and Mills Patent - The "Multi-ring" Sharps
By Dean S.Thomas
(as originally published in Roundball
To Rimfire Volume 2)
in the Case History File of Patent No. 21,253 is a report dated
April 30, 1858, from Major William H. Bell to Colonel Henry K. Craig.
Bell had been directed by Secretary of War John B. Floyd to try
the Safety Fuse Train Cartridge of Edwin Gomez and William Mills
of New York City. One hundred rounds were fired from a .52 cal.
Sharps carbine. The components of the cartridge weighed:
- 35 grains
Paper - 15 grains
Ball - 460 grains
Total of Cartridge - 510 grains
powder in the cartridges was a white substance patented September
15, 1857, by Gomez and Mills, and produced one-half as much smoke
as traditional black gunpowder. It was, however, more like a fulminating
compound that could be ignited by percussion and friction between
two pieces of iron, rather than modern nitrocellulose or nitroglycerine
smokeless powders. Nevertheless, Gomez and Mills believed that they
had discovered a way to harness the energy of their powder for use
in small arms ammunition.
Bell reported the characteristics of the powder, a description of
the cartridge, and the results of firing. When compared with firing
another Sharps carbine with black powder, Bell observed that the
Gomez and Mills cartridges: produced little or no muzzle flash;
the intensity of the report of detonation and smoke were one-half;
the heating of the gun barrel was very considerably less; fouling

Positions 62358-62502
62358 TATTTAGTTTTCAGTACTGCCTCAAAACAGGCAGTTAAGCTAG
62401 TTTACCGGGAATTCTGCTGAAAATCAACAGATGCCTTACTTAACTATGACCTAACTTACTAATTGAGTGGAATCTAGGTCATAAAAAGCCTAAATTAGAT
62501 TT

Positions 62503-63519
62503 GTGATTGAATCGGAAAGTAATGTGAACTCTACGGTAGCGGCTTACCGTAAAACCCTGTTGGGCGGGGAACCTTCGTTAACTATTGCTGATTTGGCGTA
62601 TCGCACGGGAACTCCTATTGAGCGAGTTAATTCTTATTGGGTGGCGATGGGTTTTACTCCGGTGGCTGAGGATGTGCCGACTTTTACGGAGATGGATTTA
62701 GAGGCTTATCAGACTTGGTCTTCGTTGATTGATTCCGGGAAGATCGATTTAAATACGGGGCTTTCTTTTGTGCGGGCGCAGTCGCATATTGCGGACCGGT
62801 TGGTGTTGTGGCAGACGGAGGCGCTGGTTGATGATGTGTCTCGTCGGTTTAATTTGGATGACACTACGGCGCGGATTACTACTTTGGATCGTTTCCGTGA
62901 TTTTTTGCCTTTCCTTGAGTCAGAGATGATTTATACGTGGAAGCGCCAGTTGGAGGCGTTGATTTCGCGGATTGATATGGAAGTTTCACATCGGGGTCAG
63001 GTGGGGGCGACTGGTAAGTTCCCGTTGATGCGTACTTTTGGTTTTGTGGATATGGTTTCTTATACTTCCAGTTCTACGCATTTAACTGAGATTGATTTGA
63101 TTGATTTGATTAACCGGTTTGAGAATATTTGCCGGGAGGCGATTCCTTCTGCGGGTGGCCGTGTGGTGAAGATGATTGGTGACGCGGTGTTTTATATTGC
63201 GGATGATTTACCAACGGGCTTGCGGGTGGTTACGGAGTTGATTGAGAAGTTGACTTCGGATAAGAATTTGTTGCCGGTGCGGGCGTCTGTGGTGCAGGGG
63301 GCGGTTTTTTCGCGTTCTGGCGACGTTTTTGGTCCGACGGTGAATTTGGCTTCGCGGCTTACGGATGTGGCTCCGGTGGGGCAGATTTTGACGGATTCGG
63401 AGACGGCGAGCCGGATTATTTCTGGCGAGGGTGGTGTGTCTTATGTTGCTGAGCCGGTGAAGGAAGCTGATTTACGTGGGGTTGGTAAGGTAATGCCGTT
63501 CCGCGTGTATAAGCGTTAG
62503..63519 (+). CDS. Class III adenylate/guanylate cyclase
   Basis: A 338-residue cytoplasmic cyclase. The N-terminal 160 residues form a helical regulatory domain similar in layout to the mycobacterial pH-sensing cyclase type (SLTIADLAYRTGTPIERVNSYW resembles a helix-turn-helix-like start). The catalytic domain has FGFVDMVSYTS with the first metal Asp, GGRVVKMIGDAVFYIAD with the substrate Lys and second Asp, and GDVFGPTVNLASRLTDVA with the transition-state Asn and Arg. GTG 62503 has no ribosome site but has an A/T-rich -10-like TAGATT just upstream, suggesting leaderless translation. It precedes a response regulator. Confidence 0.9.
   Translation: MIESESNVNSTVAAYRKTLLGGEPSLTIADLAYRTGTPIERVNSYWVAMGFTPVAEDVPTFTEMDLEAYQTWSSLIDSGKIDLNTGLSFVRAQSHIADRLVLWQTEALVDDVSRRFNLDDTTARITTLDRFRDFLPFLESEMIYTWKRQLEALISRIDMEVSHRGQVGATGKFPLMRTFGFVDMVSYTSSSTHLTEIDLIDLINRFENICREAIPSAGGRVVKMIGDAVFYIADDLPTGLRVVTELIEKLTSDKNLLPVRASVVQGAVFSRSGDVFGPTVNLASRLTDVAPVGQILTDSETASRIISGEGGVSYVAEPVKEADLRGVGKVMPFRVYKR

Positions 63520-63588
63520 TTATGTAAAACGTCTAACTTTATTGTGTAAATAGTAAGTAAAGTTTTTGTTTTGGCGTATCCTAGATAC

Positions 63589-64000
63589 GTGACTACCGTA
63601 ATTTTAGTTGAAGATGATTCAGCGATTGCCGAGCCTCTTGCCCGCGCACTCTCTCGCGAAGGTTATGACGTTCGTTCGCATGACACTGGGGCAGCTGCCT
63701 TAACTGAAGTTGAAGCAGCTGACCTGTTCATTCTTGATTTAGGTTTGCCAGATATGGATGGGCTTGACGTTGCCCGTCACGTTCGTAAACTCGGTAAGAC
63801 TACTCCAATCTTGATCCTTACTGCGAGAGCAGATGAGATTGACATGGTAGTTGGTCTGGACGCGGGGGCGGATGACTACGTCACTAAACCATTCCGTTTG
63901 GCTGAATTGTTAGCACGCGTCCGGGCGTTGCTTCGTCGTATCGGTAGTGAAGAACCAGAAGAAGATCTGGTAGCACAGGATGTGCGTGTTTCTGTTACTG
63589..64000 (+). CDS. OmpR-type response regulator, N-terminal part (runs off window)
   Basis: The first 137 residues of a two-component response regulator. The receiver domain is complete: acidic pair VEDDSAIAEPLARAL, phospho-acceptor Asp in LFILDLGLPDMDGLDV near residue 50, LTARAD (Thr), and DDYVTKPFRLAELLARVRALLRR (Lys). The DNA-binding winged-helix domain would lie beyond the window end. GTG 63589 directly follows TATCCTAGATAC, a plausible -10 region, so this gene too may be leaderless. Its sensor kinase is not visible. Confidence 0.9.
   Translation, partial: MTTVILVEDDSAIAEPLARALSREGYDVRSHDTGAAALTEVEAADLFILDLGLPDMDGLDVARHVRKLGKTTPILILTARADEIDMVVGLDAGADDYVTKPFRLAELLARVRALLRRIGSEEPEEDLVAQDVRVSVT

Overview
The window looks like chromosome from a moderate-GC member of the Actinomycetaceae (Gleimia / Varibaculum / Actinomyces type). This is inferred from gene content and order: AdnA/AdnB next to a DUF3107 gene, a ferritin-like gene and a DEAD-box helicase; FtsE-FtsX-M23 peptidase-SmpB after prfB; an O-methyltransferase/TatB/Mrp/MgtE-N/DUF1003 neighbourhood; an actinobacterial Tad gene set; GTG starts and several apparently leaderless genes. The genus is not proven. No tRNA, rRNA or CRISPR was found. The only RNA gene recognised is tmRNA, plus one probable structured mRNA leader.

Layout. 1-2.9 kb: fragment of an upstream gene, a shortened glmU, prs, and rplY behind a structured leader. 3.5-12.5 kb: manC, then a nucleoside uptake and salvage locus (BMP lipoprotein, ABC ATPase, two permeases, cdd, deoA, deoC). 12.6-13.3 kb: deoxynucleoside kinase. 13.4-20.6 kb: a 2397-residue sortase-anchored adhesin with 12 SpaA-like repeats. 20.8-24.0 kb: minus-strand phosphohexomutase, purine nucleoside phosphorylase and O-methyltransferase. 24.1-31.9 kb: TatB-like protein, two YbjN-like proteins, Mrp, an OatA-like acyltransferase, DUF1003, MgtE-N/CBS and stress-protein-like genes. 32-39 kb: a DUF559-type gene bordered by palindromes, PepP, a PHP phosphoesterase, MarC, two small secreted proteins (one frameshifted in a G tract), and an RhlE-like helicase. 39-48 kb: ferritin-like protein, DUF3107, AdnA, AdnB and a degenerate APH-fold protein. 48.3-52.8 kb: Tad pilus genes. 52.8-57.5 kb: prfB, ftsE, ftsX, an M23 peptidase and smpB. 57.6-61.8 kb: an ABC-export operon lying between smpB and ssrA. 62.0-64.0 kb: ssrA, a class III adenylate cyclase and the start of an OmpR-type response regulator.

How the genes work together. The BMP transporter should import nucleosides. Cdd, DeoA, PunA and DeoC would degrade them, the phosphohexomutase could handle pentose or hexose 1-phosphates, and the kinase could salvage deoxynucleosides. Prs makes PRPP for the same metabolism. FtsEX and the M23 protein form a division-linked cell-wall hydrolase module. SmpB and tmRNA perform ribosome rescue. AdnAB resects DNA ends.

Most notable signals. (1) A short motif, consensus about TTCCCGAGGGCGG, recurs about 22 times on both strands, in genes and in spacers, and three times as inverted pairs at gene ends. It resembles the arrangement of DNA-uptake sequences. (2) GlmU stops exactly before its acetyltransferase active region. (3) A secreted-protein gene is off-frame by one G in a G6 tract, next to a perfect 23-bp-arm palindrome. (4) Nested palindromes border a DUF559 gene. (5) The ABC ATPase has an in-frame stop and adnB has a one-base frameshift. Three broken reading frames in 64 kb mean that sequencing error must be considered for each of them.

was very much smaller; penetration was about 15% better; and they
never missed fire even when laid in water for two to five minutes.
When Bell was completed with his task he reported the facts only
and made no recommendation.
Undaunted, Gomez and Mills applied for a patent on June 26, 1858,
and were rewarded on August 24, 1858, with Letters Patent No. 21,253
for an Improvement in Cartridges for Fire-Arms. The patent drawing
clearly illustrates a multi-grooved ball to the bottom of which
the cartridge was tied with string. To learn about the intricacies
of producing this cartridge, the reader is encouraged to read the
success, if any, Gomez and Mills enjoyed in marketing their novelty
is unknown, but specimens of these cartridges have not come to light.
The bullet design, however, was adopted by an unidentified manufacturer
to make typical, "old model" style, paper case cartridges
for 90, 60, and 32-bore Sharps sporting rifles.
Approximately .38 caliber
M&M# n/a T&T#103
Approximately .44 caliber
Approximately .44 caliber
M&M# 193 T&T#104
A shorter, lighter variant of MM#192/TT#105
with a raised band above the "multi-rings"
Approximately .52 caliber
Patent No. 21,253 for an Improvement in Cartridges for Fire-Arms
(Click on the image to enlarge)
Ball to Rimfire, Part Two, pages 223-225
All Photo Publication Rights Reserved
Dean S.. Thomas/Thomas Publications